Life has been a roller coaster lately. There are so many great things to celebrate: A busy wedding season. A fall schedule quickly filling up. An upcoming family vacation. Paying off our car several years early. My birthday.
Birthdays are really one of my favorite things! Each year I reflect on where I’ve been and the direction my life is headed. I was reviewing my 101 in 1001 list and the things I still have to cross off my bucket list. One thing on my list was to be a mom. I knew when I put this on my list, this wasn’t something I had 100% control over. I knew I was just starting my journey with infertility. In my ‘grand plan’ I wanted to be done having kids by the time I was thirty. I find myself a year away from that age and I’m no closer than I was five years ago.
For the first time, I publicly shared on instagram, my sorrow for mother’s day.
I sat waiting to hit ‘publish’ for quite some time that day crying in my car. I didn’t want people’s pity. I wasn’t sure if I was really ready to talk about it. Ultimately, I just closed my eyes and published it. There was no looking back. The reaction I received was incredibly humbling and inspiring. Each time I hear of someone else’s infertility story, I find it comforting to know that I’m not alone.
Now I find myself five months later. We were content saving for several surgeries I need to have before we can pursue biologically having our own children. Out of the middle of no where someone approached us about adopting a little boy.
Talk about a whirlwind of emotions, questions and ‘what if’ scenarios! We needed some time to get back to them. We needed to run these scenarios through our heads. We needed to evaluate if now was the right time to put grad school on hold. We felt really good about it and decided that if things fell in to place, it was meant to me. This specific roller coaster ride isn’t officially over…but it is. We’ve learned the likelihood of this adoption isn’t at all as realistic as we hoped. The more this scenario slips through my fingers, the more emotional I become. This heartache is so different than the pain I experienced with each miscarriage.
I’ve sat around thinking, ‘why me?‘. This weekend I realized that I’ve been asking myself the wrong question. I needed to stop asking myself, ‘why me?’ and start asking myself, ‘what can I learn and how can I grow from this?’
I really wish I could tell you I have these answers. I don’t. Not yet. I can tell you, I’m grateful to have Craig along for the roller coaster. There is no one else I’d rather have holding my hand for the ups and the downs.
Kristen Perschon - Belinda, I am so sorry to hear that you are going through this. We have been going through infertility for 4 years now and it is so hard. Please know that you are in my thoughts and prayers and if you ever want to talk or if there is anything I can do for you, please let me know.
Belinda Olsen - Kristen, If you’re ever interested in talking, one of my client’s started an infertility support group that meets once a month in Logan. If that sounds like something you would like to check out, let me know, I’ll pass along the information.
Tara Siddoway - Belinda, you have always been an example of strength to me. Thank you so much for sharing. You’ve probably already read this talk, but it is one that I go to all the time when life seems to throw me a major curve ball, or just isn’t going as I “planned”. It’s by Richard G. Scott called “Trust in the Lord”. He gave it back in like 1995 I think. When you said you are trying to ask “What can I learn from this” instead of “why me” made me think of that talk. It is beautiful and comforting. I wish I could come upstairs and paint nails with you and talk about life like we did in the past, but for now just know that I am thinking about you and praying for you.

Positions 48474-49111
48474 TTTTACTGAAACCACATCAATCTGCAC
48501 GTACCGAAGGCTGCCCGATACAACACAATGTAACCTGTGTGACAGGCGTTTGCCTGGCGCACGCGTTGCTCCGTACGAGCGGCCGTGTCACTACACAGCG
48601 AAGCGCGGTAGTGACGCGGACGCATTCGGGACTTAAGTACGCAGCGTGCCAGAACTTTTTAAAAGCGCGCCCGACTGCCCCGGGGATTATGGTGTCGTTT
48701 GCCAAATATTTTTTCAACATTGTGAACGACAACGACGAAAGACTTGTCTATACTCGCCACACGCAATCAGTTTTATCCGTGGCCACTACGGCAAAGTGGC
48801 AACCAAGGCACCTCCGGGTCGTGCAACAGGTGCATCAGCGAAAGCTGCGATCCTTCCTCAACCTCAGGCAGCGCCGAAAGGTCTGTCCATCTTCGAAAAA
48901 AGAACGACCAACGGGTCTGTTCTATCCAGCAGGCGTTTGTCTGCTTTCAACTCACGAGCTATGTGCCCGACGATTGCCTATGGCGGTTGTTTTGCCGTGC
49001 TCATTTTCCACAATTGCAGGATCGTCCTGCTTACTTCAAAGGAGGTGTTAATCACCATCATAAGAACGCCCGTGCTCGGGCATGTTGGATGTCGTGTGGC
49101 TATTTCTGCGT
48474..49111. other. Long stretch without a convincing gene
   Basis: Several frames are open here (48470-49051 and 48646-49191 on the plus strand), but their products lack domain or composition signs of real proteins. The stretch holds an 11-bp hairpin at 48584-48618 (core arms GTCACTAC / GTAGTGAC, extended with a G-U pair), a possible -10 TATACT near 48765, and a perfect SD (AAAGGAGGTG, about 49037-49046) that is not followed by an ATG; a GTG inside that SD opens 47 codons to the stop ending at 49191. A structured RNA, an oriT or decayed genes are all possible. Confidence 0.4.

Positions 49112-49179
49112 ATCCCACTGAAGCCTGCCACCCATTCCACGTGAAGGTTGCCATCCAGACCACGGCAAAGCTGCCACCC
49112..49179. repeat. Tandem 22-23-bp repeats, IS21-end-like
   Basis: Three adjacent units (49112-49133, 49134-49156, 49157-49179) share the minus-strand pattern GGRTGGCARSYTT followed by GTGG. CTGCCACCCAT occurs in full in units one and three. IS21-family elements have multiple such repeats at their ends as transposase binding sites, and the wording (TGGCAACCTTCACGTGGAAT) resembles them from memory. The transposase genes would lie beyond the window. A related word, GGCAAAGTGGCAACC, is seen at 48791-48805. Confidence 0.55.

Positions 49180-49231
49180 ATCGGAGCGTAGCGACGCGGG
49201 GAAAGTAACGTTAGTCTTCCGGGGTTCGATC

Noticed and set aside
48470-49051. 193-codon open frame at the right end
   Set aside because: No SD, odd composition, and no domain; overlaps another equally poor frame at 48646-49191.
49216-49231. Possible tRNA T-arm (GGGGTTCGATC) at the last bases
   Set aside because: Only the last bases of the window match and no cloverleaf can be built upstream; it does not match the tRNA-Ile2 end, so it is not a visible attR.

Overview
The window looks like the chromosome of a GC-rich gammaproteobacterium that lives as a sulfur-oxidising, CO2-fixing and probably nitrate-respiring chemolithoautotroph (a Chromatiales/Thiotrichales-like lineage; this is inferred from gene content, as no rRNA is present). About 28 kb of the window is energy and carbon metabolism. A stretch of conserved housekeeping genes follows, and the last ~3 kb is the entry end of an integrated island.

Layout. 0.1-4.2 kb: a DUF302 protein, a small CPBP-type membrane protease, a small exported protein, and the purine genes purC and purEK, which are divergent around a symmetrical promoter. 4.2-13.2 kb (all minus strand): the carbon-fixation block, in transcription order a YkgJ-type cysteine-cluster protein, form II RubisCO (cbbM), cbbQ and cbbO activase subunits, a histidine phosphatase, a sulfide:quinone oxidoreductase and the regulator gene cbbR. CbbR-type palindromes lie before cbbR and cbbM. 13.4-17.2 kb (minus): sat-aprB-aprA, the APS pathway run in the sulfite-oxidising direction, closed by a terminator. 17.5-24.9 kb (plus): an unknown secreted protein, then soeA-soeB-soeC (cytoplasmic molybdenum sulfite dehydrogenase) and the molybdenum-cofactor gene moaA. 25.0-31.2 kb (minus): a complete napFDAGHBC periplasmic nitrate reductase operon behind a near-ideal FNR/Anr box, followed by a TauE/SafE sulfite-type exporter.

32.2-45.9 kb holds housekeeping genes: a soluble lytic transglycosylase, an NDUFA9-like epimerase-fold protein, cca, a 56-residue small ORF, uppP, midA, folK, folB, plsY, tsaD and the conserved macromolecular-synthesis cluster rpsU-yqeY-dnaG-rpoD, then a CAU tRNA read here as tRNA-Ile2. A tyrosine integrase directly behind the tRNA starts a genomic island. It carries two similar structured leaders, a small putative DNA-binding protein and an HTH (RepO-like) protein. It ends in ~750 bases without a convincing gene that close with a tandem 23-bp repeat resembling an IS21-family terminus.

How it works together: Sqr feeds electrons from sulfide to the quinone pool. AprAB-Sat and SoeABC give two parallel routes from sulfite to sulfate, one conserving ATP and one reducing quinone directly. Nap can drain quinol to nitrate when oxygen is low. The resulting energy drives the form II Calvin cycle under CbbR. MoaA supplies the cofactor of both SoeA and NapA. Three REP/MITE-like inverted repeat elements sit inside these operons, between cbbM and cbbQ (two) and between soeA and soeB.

Belinda Olsen - Tara, Thank you so much for your sweet comments. I love that talk! I read it often 🙂 I really miss having you close by. I hope you’re feeling well and think of me when you see that picture of the Temple. Xo!
Kami Essig - Thanks for sharing. This isn’t something I personally had to deal with, but I know how sad it can be. I think the more open people are, the more it can help others who are going through this!
Belinda Olsen - Thanks Kami! I appreciate your thoughts and sentiment!
Leslie Carpenter - I know exactly how you feel, especially the frustration of feeling like you’re being left being while everyone else in the world is having babies and more babies. Unless they’ve dealt with it people can’t understand the sadness that goes along with it and even when they’re meaning well with comments like saying you’re lucky you don’t have kids so you can travel or you’re so lucky to not be pregnant and suffer morning sickness they’ll never understand why those comments are devastating.
The only small part that helps is knowing when I finally do have a baby they’ll never be able to flippantly say that I don’t love them because I’ll be able to show them the journal entries that are begging for them and they’ll know they were very much wanted.
We’ll be mothers someday, our babies are just taking the scenic route to get to us!!
Christy - Belinda, we just love you tons! Thanks for sharing–because, like you said, it’s easier on the road you’re on to know others face the same thing. You are helping lots of people by sharing, I’m sure. Equally sure that your little one(s) will come, especially if you are considering adoption. There are so many children out there who need wonderful parents, and I’m sure they will find their way to yoy
Christy - *to you and Craig.* Love you.